Black Knight Short Stories Notables:
Challenge, by A.J. Kohlhepp
With the match tied 9-9 in the fifth and final game, the small crowd was evenly divided. The basic consensus among their teammates was that both girls deserved to win this match; more importantly, neither girl deserved to lose. Knowing that we could not freeze this moment and retain the two competitors in perfect equilibrium, we waited with baited breath and hoped for more squash – overtime points – as much more as we could get and they could give.
Besides the evenness of the score, the girls were mirror images in other ways. Both had long brown hair, although one chose a simple pony tail and the other a French braid. Both were student leaders at our school; both were seniors who had gotten into their first choice colleges via Early Decision. In terms of their style of play, both were good athletes who had come late to the sport and who played with an inspiring mixture of grit and fearlessness. Given their lack of experience and their fatigue at this juncture – the team had completed a demanding cardio session before heading over to the courts – we were just as likely to see a whiff as a brilliant winner on any given swing of the racquet.
By the time we got to the fifth game, it was impossible to predict the winner. The entire team had pulled up folding chairs at the back of the court and were refereeing the remainder of the match with a single voice. In addition to their fierce competiveness, both girls demonstrated superb sportsmanship at each step, congratulating each other on good shots, apologizing for mishits and nodding supportively at each decision by the refereeing body – and there were many of these as fatigue and nerves pulled more and more balls into the middle of the court.
What was at stake in this match? Not so much, really. There were no New England or United States or international titles on the line. It wasn’t even an interscholastic match, of which we play more than a dozen over the course of the season. This was the least important kind of match these two players could take on: an intra-squad challenge. But the seventh position, the lowest scoring spot for high school matches, was on the line. There was also their respect for each other, their drive to succeed, and their love for the sport they had embraced. So they battled, comporting themselves more like gladiators or prizefighters than racquet-wielding preppies.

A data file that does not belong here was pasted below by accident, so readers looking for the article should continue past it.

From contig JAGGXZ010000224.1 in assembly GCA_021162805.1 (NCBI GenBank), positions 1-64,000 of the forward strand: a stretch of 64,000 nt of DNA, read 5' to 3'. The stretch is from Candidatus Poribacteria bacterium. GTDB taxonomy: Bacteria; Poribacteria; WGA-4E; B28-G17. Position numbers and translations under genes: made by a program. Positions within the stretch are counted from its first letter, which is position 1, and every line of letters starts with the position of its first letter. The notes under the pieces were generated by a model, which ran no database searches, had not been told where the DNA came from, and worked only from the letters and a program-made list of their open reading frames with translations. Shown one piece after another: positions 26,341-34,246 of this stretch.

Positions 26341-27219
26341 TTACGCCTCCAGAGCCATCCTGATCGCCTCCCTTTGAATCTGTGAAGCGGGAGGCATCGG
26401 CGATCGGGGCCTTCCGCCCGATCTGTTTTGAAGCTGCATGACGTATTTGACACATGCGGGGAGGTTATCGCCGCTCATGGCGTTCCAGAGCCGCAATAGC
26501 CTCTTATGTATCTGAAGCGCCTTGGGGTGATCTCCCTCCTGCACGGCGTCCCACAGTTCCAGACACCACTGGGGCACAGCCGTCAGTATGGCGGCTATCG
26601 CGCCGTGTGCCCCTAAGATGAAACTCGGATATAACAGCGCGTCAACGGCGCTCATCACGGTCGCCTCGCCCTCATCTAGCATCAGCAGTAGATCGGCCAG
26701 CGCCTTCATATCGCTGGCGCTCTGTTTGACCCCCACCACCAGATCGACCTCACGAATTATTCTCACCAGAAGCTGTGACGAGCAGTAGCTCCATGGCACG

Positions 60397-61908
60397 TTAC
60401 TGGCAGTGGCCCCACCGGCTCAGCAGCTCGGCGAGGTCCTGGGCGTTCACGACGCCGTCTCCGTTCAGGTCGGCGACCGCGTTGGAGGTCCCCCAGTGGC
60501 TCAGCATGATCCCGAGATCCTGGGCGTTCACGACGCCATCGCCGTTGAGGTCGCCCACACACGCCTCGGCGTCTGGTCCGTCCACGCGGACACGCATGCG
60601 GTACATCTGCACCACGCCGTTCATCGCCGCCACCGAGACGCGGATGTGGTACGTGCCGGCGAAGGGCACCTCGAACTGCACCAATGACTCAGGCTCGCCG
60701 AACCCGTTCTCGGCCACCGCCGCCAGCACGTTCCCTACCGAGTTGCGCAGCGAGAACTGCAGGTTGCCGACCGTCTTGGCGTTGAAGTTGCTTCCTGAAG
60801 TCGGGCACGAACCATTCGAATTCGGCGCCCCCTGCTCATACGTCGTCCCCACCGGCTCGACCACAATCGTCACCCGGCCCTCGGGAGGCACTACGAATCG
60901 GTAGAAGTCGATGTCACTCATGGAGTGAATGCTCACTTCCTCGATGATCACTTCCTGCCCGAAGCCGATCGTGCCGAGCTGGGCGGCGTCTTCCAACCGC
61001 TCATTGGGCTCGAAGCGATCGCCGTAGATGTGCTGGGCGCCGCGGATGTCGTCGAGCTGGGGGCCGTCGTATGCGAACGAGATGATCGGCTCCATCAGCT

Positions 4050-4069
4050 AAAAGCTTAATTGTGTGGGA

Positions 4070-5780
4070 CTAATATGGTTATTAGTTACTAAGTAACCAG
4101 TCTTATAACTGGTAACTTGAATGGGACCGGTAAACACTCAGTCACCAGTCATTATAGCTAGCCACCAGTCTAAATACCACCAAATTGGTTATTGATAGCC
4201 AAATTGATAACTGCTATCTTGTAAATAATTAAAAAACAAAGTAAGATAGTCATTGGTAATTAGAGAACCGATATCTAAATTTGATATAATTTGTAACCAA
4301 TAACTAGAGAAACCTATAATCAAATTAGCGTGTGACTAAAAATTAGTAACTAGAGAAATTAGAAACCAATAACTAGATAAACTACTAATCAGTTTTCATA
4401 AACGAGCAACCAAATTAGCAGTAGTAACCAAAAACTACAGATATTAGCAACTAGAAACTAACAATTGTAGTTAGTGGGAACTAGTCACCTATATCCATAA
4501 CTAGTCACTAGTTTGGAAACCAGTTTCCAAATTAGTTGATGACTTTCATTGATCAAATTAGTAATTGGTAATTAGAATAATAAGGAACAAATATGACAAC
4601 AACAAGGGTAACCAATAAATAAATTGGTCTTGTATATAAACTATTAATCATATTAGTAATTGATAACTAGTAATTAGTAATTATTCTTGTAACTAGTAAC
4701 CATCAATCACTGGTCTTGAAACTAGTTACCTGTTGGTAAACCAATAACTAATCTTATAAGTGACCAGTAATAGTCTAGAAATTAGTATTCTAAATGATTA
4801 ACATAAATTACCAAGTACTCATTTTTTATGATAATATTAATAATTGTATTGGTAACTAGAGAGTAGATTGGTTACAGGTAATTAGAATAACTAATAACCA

A couple of grueling points later and it was all over. Maggie, who had avenged an earlier loss and reclaimed the seventh position, smiled slightly with relief as she held the door open for her opponent; Callan, who had come just a couple of balls short of a great victory, began to cry a bit as the frustration and the fatigue and the pain in her lower back came crashing down upon her amidst the applause, the encouragement and the consolation of her teammates. A few minutes later and they were all out the door toward the dining hall, a tired but jubilant mass of racquet bags and ice packs, hoodies and Uggs. Their departure left only me behind to put away the clipboards and score sheets, to fold up and replace the chairs, to start mulling over the practice schedule for tomorrow.
We joke as a team about getting the Greek word ARETE tattooed on our biceps the week before the New England interscholastic tournament. This term, shared by ancient Olympians and philosophers alike, carries with it the sense of “excellence” in a particular discipline, as well as the notion that, although true excellence or mastery can never be achieved in this lifetime, the wholehearted pursuit of that mastery eventually comes to supersede the unreachable destination. The process, in other words, becomes the product, the goal of one’s pursuit. We’ll probably never get those tattoos, given the logistical realities of such a decision, not to mention that phone calls that I would receive from irate parents. For a few glorious minutes tonight, however, we were all fortunate enough to watch these two young women demonstrate ARETE in every fiber of their being.
A.J. Kohlhepp first picked up a squash racquet at Trinity College (before the Bantams’ perennial championships commenced).
An English teacher by trade, he has coached boys’ and girls’ squash over the past dozen years in addition to various other duties at Berkshire School (Massachusetts USA), where he resides about 100 meters from the squash courts, with his wife (a real writer) and children (beginning squashers).